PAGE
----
Egoism Defined

Posted by rbroberg 5 years ago to Philosophy
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Ego is defined as the ā€œIā€ or self of any person; a person as thinking, feeling, and willing, and distinguishing itself from the selves of others and from objects of its thought. The second definition issues from a Freudian framework: the part of the psychic apparatus that experiences and reacts to the outside world and thus mediates between the primitive drives of the id and the demands of the social and physical environment.

The popular usage of the word has a negative connotation. Perhaps this is due to the second definition, which identifies the ego as the bridge between irrational whim and reality. This view is mistaken. It posits that irrational or animalistic desire is mediated through some compromise with existence as such. It therefore defines the "I" as a dual entity which, on the one hand, consists of the "id", and, on the other, consists of some conscious process consisting of satisfaction of the "id". In this dual definition, the "I" is not an integrated unit, but a process with inputs and outputs. Consciousness is a process, but the "I" to which one refers is not a consciousness to be distinguished from the organism possessing it. Binswanger points out that conscious experience of pleasure or pain is correlated to survival needs. There is a biological reason pleasure is associated with a good meal and pain is associated with a broken limb.

A human being does not respond to pain as an external event to compete with his "id". If I touch a hot stove, the reaction is to withdraw the hand touching it. The response is automatic. The failure to meet the requirements of reality is not in some irrational or animalistic desire to touch a stove. The person had a reason to touch the stove, but was mistaken about the costs or benefits of doing so. This is a failure of the rational mind, not the "id". The "id" is nothing more than an animalistic instinct modified for human beings.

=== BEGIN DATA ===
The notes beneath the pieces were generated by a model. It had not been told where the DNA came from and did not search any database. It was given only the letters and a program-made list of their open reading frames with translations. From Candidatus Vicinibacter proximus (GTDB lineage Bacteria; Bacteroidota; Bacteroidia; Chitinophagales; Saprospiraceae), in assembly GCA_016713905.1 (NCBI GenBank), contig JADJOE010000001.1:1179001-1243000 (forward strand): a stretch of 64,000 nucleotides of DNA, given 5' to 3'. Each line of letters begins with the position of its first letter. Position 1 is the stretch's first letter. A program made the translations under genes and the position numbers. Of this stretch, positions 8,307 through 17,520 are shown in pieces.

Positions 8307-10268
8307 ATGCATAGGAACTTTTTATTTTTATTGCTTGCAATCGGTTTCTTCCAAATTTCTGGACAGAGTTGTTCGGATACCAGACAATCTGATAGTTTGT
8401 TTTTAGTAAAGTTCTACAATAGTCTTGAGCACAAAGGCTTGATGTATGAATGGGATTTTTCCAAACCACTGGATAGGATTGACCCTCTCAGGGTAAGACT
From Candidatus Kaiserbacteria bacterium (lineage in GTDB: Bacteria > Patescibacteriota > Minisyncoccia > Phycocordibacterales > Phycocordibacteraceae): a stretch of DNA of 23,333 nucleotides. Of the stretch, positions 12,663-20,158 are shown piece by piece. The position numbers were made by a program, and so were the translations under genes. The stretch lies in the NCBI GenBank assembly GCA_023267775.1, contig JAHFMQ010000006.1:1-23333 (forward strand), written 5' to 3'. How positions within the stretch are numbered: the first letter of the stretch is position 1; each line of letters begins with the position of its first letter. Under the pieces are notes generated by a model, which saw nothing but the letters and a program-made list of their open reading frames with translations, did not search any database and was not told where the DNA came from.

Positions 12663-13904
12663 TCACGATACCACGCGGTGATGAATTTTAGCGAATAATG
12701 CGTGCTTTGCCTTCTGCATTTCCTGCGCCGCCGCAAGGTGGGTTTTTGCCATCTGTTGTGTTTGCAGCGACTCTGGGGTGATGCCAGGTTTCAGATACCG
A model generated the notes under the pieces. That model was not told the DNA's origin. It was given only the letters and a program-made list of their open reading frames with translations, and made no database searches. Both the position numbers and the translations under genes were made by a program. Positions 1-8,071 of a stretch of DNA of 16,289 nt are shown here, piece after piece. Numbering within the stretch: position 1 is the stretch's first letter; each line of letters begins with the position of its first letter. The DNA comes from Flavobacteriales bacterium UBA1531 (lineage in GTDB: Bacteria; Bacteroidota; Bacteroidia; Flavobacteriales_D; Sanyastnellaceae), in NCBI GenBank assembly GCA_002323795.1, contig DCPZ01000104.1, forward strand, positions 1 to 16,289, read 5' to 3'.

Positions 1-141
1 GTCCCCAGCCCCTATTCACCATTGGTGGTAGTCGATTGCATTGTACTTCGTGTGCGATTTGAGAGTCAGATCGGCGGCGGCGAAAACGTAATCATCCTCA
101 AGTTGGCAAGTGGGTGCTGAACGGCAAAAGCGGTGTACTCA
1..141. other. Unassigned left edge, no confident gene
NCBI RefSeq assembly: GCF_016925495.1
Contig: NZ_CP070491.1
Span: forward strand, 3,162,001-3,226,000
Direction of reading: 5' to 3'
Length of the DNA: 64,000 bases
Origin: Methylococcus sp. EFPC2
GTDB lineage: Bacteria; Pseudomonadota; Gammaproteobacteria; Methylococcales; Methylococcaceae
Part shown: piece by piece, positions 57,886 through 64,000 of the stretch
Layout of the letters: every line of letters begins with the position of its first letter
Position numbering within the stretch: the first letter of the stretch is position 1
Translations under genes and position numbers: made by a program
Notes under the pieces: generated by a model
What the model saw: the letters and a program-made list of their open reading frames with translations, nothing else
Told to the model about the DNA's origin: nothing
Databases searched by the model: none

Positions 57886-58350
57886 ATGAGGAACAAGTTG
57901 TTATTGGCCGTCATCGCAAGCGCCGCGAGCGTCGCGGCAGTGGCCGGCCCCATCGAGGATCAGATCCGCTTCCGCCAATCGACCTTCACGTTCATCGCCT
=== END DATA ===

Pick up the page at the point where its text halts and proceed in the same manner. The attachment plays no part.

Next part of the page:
This ugly view of men does nothing but bring the best among men down to the level of savage or even animal. It does not even attempt to determine an ethical basis for man's behaviors, which is inexcusable. The theoretical framework is false. Therefore, so must the definition be false.

Thus egoism properly defined is per the first definition: Self-ism or, properly, selfishness.

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  • Posted by CircuitGuy 5 years ago
    I am interested in this. I think of humans as having evolved behaviors due to selective pressures that don't apply to a rational person. An example is a trait that makes us want revenge, even if it's against someone we'll never see again and if the revenge is costly to us and doesn't recover whatever the other person took from us. This acted as a crude form of criminal justice, a deterrent to would-be criminals who know revenge would motivate a person or his family to come after a criminal even if it's against their interests. Once we developed laws, even a somewhat-corrupt criminal justice system was better than this revenge-based system.

    So in my view, the id-like system was replaced by humankind using reason to develop something better.

    I have a similar view to about religious feelings, sexual assault, and altruistic tendencies. Selective pressures promoted these irrational behaviors, and then by some accident humankind acquired rational thought and started to overcome our ancient foibles. We still have religious feelings, but we don't mistake that for reality. We still have relationships like Dominique's and Roark's, but we don't really hurt one another. We still choose to do things for others, but we know it's not right unless in the end we're doing it for ourselves and not out obligation.

    I'd love to hear other views. Your post makes me wonder if my view is colored by a simplistic Freudian or Protestant notion of a little devil and angel arguing over our shoulders.
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    • Posted by 5 years ago
      Interesting comment, thanks. The question underpinning this line of thought is: What is the causal relationship between brain states/processes and consciousness?

      Another question is: What is the biological function of the various stages of religion (i.e. animal worship, ancestor worship, polytheism, monotheism, atheism, etc.)?
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